BANGALORE: The memories of last Wednesday will remain in the minds of 28 children from a government school in Koramangala for a long time. After three months of rigorous practice, these kids got an opportunity to display their theatrical skills at Chowdiah Memorial Hall.
Theatre for A Cause — an initiative to showcase the talent of not-so-fortunate kids through the form of theatre — was organised by Akshaya Patra Foundation and theatre personality Padmavati Rao.
“Through this initiative, we wanted to contribute to the child’s development and connect with them beyond the mid-day meal programme. The initiative saw theatre being used to showcase to the world the latent gifts that children possess and how they can be harnessed,” says Sayani Bhattacharya from the foundation.
She adds that most of the children came from households where earning for three square meals a day was the priority. “Nobody in their homes knew that these children were talented. They also did not have the wherewithal to explore or nurture their talent. Through the workshop, they have discovered their inner strength and talent that just needed recognition,” she says and adds that the workshop taught them story-telling and singing. “This workshop not only groomed them but also helped them understand the meaning of self-discovery and the sense of achievement,” she says.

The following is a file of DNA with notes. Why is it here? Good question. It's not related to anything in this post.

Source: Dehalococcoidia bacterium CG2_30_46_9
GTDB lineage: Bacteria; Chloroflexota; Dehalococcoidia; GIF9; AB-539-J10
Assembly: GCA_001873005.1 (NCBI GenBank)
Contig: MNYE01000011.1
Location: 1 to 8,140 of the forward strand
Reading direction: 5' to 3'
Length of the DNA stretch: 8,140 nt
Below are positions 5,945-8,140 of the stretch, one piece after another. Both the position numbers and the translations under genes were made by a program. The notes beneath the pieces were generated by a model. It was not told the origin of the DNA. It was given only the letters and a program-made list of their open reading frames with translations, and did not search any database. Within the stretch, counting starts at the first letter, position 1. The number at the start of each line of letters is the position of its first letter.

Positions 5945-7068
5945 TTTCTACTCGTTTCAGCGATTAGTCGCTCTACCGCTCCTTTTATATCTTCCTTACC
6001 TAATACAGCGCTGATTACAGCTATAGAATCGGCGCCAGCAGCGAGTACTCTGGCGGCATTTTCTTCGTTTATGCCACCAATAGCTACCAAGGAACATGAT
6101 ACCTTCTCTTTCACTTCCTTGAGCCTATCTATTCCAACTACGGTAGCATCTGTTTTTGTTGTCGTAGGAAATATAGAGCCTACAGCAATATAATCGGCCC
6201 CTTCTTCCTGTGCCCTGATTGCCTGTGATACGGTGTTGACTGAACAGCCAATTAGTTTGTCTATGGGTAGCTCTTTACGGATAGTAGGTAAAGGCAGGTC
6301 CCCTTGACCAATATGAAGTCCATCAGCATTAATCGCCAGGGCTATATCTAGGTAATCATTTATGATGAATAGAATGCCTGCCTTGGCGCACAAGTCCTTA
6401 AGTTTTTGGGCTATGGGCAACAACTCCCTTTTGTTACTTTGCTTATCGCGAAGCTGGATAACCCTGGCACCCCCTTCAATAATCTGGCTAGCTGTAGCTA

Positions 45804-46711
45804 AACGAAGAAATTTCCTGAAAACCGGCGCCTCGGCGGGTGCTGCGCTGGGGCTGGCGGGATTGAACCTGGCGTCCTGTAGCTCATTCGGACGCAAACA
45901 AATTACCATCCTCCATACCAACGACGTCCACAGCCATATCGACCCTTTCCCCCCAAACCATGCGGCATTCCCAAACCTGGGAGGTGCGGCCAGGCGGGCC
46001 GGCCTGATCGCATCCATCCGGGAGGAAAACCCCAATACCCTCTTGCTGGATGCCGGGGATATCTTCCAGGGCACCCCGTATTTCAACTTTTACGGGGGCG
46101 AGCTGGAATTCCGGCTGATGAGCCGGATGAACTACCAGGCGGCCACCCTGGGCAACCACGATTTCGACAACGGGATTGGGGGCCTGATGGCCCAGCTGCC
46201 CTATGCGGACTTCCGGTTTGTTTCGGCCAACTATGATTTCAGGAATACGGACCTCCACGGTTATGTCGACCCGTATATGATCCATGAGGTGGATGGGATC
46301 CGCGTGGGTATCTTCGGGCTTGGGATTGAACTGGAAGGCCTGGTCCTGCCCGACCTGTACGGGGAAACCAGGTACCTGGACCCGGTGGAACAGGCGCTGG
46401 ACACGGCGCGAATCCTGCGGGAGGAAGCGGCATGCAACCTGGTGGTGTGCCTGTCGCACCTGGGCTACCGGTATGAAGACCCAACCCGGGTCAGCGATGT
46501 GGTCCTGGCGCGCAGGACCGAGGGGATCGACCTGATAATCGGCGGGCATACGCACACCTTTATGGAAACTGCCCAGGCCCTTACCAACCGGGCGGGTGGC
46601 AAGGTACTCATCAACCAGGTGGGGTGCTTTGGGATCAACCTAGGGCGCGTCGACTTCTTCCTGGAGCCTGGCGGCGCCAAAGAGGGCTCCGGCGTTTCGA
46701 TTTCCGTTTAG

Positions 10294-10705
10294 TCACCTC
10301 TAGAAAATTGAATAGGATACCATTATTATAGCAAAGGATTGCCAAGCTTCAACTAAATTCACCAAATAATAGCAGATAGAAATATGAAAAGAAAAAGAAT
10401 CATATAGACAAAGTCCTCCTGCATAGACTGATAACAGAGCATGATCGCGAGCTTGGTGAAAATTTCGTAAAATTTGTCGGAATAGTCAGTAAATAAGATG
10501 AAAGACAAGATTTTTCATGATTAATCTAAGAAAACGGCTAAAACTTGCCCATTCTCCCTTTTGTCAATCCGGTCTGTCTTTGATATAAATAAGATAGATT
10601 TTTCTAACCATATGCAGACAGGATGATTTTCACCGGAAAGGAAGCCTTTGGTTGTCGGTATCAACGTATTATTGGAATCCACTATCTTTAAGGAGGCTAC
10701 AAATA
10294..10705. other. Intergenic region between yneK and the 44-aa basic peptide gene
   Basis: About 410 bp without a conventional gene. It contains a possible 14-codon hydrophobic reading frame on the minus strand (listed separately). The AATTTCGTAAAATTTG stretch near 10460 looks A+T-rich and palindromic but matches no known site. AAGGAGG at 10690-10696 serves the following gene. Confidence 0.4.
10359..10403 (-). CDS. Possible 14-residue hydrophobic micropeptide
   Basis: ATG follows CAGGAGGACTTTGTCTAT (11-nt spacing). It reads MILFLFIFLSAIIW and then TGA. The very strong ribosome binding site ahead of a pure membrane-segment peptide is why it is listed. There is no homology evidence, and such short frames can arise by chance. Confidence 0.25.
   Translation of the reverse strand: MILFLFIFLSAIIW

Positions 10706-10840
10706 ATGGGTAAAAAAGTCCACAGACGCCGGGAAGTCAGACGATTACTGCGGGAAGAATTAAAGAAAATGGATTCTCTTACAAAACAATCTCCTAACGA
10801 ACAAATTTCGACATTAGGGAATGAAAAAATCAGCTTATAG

Kids had to wake up as early as 5.30 am to attend the workshop that was held everyday at 6.30 am. As the play progressed, their moods and attitude towards life changed too. “Initially, they were curious about the whole process. This curiosity changed into enthusiasm and later to professionalism,” she says.
Written by Padmavati Rao, the play Making a Man of an Ass is based on a popular folk tale. It is the story of a dhobi and his wife who aspire to turn their donkey into a man as they don’t have children of their own. They nurse ambitions of their donkey becoming something that in the view of the world is ‘big’. It goes on to talk about their travails during this endeavour and has powerful messages to convey in terms of what parents of today expect from their children.
“The story is simple and yet evokes a gamut of emotions. Humour, pathos and joy are just some of these,” adds Sayani.